Monday, September 05, 2011

The Magnolia Queen

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Today I did an in-depth inspection of the Gloriana hive, and pulled a frame full of capped honey to give to the new colony that I cut out of the magnolia tree in San Lorenzo.

That colony is small, but mighty. They've been in the their new hive box just eight days, and already they're building beautiful white wax comb.

One nice thing about a small colony: there's a chance that we'll spot the queen. I swear, I never see the queens in my two big hives. There are just too many bees, and it takes so long to go through all the frames that the queen has plenty of time to vamoose.

Can you see her? She's the largest, reddest bee. She's dead-center in my photograph, with a bit of space on all sides.




In pouring over my photographs, I realized that the Magnolia queen is already laying eggs, and some of those eggs have hatched into larvae. She must have gotten to work the instant her retinue had built the first comb.

Robb and I had assumed that this queen was a virgin queen, and that we'd have to wait for her to make her mating flight before she started laying. We're delighted to be proved wrong in our assumptions. If this queen is already laying eggs, the colony stands a better chance of building up a large enough population to make it through the winter.

Of course, winters around here aren't particularly rough, but the hive does need a critical mass for survival.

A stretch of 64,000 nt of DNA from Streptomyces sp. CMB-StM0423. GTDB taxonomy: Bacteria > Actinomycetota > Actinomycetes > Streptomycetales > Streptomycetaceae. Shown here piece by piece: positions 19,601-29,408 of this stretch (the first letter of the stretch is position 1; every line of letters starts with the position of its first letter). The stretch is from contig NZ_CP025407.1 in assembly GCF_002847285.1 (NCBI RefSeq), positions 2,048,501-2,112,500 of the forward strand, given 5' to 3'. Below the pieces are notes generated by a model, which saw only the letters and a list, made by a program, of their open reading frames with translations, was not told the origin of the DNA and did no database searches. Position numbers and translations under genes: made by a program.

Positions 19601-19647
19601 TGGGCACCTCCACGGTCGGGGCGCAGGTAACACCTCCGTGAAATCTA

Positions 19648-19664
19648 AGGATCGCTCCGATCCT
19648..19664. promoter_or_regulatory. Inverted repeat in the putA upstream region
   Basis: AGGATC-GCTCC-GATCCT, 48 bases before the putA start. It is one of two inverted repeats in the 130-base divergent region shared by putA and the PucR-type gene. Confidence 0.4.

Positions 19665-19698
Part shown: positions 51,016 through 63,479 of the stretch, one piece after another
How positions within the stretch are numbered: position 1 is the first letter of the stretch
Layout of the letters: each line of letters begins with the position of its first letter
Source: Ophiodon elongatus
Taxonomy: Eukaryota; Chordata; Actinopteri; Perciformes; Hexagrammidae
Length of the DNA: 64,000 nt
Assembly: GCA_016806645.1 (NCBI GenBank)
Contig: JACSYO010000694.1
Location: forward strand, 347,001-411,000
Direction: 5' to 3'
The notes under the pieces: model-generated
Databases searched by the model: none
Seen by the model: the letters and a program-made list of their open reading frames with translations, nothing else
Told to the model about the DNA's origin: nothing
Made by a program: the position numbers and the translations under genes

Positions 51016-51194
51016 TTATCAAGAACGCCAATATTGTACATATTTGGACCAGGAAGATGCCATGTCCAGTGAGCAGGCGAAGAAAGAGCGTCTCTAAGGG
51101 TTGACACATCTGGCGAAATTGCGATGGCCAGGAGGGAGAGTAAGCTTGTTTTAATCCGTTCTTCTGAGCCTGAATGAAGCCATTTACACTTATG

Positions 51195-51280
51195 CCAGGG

Good for you, Magnolia Queen!

8 comments:

Curbstone Valley Farm said...

That's great news that she's a mated Queen. We had a virgin Queen in our afterswarm this spring, and that hive has never caught up to the colony that arrived with a mated Queen. Hopefully she'll produce lots of brood in the next couple of months, and build up a strong colony of winter bees. BTW, I see your Queen-spotting is improving immensely. I still have one hive that I've never seen the Queen in (although in my defense, there are FOUR brood boxes in that hive). ;)

Pica said...

Love this post, Lisa.

We have had a small but persistent clump of workers hanging together on one of the okra plants. We looked for a queen. I guess they're republican bees. They've been there for weeks now. I'm careful when I water, hope they find a good place to spend the winter, because the okra won't make it.

Stevie from GardenTherapy.ca said...

what stunning photos of your bees. I'd love to get some bees...one day.

CrescentJoy said...

I'd love to come and see your bees and garden, but only if you come to see ours too =)

When you keep bees, can you really tell that there are hundreds of them living maybe 5 to 10 yards away from you're walking in your garden? They fly to flowers maybe a mile away, I bet you can't tell if you're not looking directly at the hive, right? I think my husband is afraid he'll feel like there's a constant fog of bees everywhere.

nittygrittydirtman said...

Incredibly fascinating stuff -- and wonderful photos. I hope all continues to go well!

Karen Anne said...

I've been thinking about the fence.

Does our neighbor have fences like that between him and his other neighbors, or just you? Is his the house visible in the background of the working on redwood siding photos - the one with bars on all the windows - maybe he is excessively afraid of burglars getting into his yard?

Anonymous said...

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Randy Emmitt said...

Lisa,

Those bees look pretty happy and sweet new comb. I decided to start letting the bees build their own foundation also. Read you need a starter strip about 1/8 x 3/4 inch. Guess it'll be next year before I try myself. Tried a bee extraction a few weeks ago, but the bees were in a brick column and not under the porch..

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